Japanese and British fighter pilots to face off for first time since World War II

Japanese and British air force personnel in front of a Typhoon jet at Misawa Air Base. The pilots are competing and training together in an exercise dubbed Guardian North 16, which began yesterday.
Japanese and British air force personnel in front of a Typhoon jet at Misawa Air Base. The pilots are competing and training together in an exercise dubbed Guardian North 16, which began yesterday.PHOTO: EUROPEAN PRESSPHOTO AGENCY

MISAWA (Japan) • British fighter planes will take on Japanese aircraft for the first time since World War II in aerial combat drills following the arrival of four Royal Air Force (RAF) Eurofighter Typhoons in Japan on Saturday .

The joint practice at Japan's northern Misawa Air Base began yesterday and is the first time Japan's air force is training at home with a foreign force other than that of the United States.

The jets, along with a C-17 support plane, touched down early Saturday evening under overcast skies, their high-pitched screams prompting some onlookers to cover their ears.

The Typhoons will face off against and fly with Japanese F-15s and domestically-built Mitsubishi F-2s in an exercise dubbed Guardian North 16. "We will learn from each other, and ultimately we will make friendships that will tie us together more closely in the future," RAF Lieutenant-Colonel Roger Elliot said in introductory remarks to 100 Japan Air Self Defence Force (JASDF) personnel.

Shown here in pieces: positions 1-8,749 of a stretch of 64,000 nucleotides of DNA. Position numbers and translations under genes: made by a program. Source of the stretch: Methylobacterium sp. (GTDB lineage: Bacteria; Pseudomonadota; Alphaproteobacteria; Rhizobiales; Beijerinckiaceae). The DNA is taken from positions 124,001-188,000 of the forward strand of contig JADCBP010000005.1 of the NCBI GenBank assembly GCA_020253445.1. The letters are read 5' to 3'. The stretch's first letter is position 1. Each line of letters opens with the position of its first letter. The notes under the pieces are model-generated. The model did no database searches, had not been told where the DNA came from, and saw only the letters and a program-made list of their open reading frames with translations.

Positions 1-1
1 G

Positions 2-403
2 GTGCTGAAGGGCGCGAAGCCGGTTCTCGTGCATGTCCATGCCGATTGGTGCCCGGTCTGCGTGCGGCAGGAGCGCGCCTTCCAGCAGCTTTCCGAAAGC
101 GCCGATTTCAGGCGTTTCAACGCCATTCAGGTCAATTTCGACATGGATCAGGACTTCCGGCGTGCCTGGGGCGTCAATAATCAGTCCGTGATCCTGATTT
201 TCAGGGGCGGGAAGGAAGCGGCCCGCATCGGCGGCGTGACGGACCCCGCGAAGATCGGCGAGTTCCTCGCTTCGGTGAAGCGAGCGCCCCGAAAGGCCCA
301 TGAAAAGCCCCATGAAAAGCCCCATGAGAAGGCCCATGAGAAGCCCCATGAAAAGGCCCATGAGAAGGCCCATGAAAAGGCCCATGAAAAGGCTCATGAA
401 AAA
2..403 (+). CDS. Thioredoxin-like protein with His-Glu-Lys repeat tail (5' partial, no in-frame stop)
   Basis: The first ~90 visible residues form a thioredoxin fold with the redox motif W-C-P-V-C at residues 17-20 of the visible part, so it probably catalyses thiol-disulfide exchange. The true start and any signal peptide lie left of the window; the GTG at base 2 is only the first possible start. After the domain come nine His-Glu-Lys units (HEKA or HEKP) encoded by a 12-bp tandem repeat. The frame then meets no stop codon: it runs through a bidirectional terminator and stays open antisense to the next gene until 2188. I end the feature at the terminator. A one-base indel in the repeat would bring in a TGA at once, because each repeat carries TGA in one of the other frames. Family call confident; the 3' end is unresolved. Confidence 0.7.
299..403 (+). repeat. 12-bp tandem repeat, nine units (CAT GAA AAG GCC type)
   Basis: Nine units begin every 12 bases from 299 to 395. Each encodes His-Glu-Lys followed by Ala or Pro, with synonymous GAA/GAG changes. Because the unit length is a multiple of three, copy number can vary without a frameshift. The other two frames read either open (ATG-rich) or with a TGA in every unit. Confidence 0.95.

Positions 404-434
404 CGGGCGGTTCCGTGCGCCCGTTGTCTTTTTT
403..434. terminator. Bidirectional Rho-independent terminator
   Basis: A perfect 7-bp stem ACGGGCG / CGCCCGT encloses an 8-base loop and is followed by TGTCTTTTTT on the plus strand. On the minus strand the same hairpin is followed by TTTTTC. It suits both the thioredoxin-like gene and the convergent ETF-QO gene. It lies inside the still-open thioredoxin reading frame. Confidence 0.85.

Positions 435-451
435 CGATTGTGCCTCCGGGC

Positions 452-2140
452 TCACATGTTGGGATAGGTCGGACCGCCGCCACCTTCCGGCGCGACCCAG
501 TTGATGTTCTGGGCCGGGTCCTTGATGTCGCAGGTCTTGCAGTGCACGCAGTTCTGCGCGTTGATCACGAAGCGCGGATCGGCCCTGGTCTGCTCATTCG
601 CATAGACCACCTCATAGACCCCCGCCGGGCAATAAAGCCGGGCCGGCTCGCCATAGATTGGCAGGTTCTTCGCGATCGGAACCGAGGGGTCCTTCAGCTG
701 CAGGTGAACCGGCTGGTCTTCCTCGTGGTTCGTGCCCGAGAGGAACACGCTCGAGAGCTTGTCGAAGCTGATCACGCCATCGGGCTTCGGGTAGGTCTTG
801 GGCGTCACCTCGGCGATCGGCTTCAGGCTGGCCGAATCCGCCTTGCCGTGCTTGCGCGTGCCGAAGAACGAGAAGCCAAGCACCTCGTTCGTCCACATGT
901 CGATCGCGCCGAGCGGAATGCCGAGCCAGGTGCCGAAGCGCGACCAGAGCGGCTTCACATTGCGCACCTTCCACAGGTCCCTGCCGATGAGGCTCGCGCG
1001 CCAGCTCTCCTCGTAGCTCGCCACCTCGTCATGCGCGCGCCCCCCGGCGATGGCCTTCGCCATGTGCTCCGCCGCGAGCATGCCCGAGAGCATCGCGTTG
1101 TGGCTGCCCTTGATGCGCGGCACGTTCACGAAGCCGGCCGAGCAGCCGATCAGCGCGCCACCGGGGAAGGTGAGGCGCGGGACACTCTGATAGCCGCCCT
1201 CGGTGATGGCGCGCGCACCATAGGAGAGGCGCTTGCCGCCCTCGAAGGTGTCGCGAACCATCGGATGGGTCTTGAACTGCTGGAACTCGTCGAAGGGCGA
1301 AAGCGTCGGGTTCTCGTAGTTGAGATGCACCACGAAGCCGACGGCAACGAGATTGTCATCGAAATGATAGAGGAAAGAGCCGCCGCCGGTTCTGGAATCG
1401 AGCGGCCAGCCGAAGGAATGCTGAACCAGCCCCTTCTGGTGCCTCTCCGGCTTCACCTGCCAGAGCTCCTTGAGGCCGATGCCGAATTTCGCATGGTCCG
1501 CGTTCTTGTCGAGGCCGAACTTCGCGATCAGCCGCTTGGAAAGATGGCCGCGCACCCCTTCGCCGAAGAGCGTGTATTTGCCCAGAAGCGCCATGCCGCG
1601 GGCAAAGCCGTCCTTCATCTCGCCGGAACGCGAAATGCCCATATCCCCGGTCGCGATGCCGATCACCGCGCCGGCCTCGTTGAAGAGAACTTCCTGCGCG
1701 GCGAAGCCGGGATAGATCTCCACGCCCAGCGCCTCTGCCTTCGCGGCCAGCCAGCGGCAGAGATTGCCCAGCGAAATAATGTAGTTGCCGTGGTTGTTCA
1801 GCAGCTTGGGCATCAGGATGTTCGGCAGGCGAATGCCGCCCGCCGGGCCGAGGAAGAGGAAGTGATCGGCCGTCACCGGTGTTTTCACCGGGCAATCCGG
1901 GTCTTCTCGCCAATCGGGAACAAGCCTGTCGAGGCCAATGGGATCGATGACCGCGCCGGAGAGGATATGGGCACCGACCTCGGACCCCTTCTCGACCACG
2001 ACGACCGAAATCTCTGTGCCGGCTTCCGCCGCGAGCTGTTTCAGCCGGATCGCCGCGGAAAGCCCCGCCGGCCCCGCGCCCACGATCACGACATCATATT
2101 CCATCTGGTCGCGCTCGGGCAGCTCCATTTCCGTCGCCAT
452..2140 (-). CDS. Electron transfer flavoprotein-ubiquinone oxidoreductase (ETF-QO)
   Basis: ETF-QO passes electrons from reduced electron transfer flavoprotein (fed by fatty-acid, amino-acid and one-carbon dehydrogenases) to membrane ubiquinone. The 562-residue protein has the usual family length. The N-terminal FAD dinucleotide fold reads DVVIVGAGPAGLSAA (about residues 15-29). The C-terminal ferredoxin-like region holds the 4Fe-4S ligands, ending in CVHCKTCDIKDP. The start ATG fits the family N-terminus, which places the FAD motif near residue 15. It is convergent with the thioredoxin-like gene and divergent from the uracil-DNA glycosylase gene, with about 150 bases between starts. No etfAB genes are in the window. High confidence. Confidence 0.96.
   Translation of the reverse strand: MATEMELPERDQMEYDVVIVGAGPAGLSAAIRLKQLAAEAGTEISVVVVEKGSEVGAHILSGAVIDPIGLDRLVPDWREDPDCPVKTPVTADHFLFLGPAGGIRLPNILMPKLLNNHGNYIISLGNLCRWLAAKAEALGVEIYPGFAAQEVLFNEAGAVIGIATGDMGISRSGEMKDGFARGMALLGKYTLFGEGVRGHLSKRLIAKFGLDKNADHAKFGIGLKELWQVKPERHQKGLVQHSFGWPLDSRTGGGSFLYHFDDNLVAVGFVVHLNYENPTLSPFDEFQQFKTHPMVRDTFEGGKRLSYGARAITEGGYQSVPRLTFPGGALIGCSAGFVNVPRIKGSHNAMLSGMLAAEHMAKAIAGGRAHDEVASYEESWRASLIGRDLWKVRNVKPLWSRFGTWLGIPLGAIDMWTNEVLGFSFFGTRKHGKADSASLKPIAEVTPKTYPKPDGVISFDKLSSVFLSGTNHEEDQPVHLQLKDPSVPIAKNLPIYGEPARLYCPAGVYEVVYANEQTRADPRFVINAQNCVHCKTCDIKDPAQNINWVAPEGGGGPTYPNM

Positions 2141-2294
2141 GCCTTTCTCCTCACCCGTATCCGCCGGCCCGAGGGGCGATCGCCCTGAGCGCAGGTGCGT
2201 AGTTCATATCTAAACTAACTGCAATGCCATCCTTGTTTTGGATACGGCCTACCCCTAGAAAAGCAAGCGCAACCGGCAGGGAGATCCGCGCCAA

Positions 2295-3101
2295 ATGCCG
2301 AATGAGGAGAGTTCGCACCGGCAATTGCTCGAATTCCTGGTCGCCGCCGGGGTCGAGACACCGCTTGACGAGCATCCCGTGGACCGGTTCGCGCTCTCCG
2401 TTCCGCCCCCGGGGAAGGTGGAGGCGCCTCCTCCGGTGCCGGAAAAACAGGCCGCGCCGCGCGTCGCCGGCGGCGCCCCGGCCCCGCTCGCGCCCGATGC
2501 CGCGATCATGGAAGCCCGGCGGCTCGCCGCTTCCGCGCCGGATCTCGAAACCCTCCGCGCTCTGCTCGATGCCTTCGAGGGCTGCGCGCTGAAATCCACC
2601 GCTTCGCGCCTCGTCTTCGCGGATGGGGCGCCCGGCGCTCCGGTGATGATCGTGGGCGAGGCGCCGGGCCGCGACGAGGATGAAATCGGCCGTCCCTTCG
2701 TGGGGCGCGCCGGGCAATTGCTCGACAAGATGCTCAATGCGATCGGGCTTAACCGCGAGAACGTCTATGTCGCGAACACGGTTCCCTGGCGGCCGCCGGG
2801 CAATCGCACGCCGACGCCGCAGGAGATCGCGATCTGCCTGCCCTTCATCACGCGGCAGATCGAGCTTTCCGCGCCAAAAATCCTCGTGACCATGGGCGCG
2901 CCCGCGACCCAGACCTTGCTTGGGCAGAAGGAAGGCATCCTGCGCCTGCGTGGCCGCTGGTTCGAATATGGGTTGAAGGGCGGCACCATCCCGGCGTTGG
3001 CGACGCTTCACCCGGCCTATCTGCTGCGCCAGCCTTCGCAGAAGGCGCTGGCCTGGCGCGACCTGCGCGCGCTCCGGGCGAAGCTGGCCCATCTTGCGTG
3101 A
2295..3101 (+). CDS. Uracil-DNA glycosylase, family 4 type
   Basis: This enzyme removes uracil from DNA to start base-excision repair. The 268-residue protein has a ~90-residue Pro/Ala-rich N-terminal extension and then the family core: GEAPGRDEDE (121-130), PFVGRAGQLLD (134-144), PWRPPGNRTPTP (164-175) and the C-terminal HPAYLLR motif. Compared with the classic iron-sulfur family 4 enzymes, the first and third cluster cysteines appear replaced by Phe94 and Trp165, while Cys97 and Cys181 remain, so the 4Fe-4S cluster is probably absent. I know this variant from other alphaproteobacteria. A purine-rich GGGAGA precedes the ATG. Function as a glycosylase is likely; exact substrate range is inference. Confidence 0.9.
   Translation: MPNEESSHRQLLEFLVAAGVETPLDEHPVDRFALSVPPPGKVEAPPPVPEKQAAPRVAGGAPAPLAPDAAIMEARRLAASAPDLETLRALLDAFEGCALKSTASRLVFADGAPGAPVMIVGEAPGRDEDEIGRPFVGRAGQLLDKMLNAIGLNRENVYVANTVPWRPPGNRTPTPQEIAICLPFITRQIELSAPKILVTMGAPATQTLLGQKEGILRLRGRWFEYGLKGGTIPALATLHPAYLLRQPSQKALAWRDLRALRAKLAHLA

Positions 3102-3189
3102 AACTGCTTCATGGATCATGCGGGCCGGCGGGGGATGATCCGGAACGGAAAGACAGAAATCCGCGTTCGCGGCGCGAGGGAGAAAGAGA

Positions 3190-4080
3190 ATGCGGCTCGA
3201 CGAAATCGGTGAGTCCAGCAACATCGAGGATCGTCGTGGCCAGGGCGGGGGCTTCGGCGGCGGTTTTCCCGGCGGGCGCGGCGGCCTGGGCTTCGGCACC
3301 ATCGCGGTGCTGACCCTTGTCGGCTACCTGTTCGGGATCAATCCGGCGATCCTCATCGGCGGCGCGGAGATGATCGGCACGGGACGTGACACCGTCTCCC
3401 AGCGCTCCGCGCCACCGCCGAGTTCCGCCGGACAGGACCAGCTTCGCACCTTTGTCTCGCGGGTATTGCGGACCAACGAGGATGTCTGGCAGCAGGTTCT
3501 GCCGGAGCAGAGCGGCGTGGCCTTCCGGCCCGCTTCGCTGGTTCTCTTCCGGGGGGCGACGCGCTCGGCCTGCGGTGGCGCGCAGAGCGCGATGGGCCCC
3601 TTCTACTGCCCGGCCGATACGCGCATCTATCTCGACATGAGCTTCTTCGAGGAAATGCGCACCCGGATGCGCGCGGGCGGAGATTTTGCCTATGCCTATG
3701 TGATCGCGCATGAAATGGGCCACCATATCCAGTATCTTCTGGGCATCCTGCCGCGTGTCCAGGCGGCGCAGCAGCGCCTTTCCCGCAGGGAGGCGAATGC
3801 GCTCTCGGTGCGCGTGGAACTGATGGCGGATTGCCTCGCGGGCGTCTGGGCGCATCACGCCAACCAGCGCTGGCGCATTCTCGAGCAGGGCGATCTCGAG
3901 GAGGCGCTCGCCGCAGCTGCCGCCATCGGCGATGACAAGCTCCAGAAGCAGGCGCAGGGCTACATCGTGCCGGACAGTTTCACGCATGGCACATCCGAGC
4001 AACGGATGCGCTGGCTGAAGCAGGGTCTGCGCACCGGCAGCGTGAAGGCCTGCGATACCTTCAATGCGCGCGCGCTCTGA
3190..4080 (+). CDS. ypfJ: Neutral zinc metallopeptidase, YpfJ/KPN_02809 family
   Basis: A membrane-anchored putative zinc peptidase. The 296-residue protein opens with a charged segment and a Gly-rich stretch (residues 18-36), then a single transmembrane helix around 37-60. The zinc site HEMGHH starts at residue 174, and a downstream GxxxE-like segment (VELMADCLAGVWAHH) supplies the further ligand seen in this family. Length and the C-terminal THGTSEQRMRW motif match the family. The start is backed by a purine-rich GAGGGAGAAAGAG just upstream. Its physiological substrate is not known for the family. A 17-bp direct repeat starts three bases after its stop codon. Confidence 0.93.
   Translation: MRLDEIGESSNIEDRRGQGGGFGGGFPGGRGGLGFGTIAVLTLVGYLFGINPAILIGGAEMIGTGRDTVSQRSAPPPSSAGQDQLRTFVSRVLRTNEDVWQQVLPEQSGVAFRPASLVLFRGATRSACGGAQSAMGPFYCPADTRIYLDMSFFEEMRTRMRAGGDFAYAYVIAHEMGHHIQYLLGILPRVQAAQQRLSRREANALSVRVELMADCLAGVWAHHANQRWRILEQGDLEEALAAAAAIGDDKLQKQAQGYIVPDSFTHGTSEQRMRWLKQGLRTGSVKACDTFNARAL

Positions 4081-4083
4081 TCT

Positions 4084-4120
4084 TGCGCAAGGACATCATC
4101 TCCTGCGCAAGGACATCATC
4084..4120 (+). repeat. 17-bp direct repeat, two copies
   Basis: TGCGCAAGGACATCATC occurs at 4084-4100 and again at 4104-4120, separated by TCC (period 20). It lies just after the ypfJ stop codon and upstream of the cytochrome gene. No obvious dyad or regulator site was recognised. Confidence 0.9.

Both countries want to hone scramble techniques to counter foreign military aircraft approaching their airspace. Both shadow Russian planes, and the JASDF scrambles when Chinese jets approach Japan's south-western border.

As China's control of the neighbouring South China Sea tightens, Japan worries that Beijing's attention is turning towards the East China Sea, where Japan controls a chain of islands stretching 1,400km towards Taiwan.

In the six months to the end of September, Japanese fighters took off to chase Chinese planes 407 times compared with 231 times a year earlier, according to the JASDF. Encounters with Russian planes, which fly in from the north, rose 67 per cent to 180 incidents.

The Typhoon visit is also an opportunity for Japan to see Europe's most advanced jet as it looks at proposals for developing a new fighter to replace its F-2s at a cost of as much as US$40 billion (S$56 billion).

In 2011, Japan considered a bid by BAE Systems to buy the Typhoon in a competition ultimately won by Lockheed Martin with its F-35 stealth fighter.

Japan has yet to decide what kind of aircraft its new fighter will be, but the choice is between a cheaper non-stealth superiority fighter based on an existing design, such as the Typhoon, or a more expensive programme to build a stealth fighter like the US F-22 Raptor.

REUTERS

A version of this article appeared in the print edition of The Straits Times on October 24, 2016, with the headline 'Japanese and British fighter pilots to face off for first time since World War II'. Print Edition | Subscribe